Demolition works on the $22 million Shute Harbour restoration project in the Whitsundays will begin in March 2018, following damage caused by Severe Tropical Cyclone (STC) Debbie in 2017.
Funding for the Shute Harbour project is provided through the joint Commonwealth-State Natural Disaster Relief and Recovery Arrangements (NDRRA).
QLD Minister for Law Enforcement and Cyber Security, Angus Taylor, said the Whitsundays was one of the worst hit regions when STC Debbie tore through Queensland communities, causing extensive damage to homes, businesses and public infrastructure.
“The Commonwealth and Queensland Governments are supporting the recovery of the region by ensuring that vital community infrastructure, including Shute Harbour, can be restored,” Mr Taylor said.
“The NDRRA funding for Shute Harbour is part of a $96.2 million STC Debbie ‘exceptional circumstances’ package that was approved by the Commonwealth and Queensland governments under the NDRRA.”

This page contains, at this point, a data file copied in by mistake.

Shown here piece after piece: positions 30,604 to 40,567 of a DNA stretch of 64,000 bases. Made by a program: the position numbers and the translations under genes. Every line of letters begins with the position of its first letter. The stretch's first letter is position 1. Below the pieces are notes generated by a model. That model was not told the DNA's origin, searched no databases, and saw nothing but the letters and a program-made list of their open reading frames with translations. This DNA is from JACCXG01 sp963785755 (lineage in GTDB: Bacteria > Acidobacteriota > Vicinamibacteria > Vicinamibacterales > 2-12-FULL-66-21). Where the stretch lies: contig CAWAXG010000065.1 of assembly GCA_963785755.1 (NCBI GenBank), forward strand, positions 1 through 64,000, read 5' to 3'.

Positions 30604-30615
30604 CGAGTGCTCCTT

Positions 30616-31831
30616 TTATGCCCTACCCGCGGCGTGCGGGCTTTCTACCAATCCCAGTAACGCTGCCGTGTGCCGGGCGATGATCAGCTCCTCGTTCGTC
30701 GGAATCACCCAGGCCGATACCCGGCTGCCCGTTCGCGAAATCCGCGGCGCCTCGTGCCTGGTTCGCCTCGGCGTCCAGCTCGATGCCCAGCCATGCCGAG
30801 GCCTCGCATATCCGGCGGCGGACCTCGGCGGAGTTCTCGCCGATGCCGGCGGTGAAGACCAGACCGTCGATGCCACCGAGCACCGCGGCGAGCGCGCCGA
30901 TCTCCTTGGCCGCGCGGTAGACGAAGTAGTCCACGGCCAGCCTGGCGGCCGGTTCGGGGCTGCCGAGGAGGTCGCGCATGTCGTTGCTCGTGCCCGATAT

QLD Minister for State Development, Cameron Dick, said the project would help to re-establish Shute Harbour’s commercial operations and future-proof the facility for future weather events.
“While Queensland is no stranger to natural disasters, the damage caused to communities across the state during STC Debbie was catastrophic and in some circumstances, beyond repair,” Mr Dick said.
“As the gateway for tourism in the Whitsundays, the restoration works to terminal buildings, jetties, pontoons and the protective seawall are not only vital for commercial industry but for providing visitors with a royal welcome, or send-off, from Airlie Beach.
“This is an exciting milestone for the revitalisation of marine facilities at Shute Harbour and a great example of all levels of government working together to build resilience across Queensland communities.”
Whitsunday Regional Council Mayor, Andrew Willcox, said the funding would make a huge difference to a region still struggling in the wake of cyclone damage.
“Shute Harbour has the potential to be both a major transit facility for industry and business, and an attractive recreation space for locals and visitors,” Mr Willcox said.
“The restoration works will bring this landmark facility back to full operation by mid-2019, and we are excited about exploring future development opportunities at the site once the facility is restored.”
Construction will start in September 2018 and will be finished early June 2019.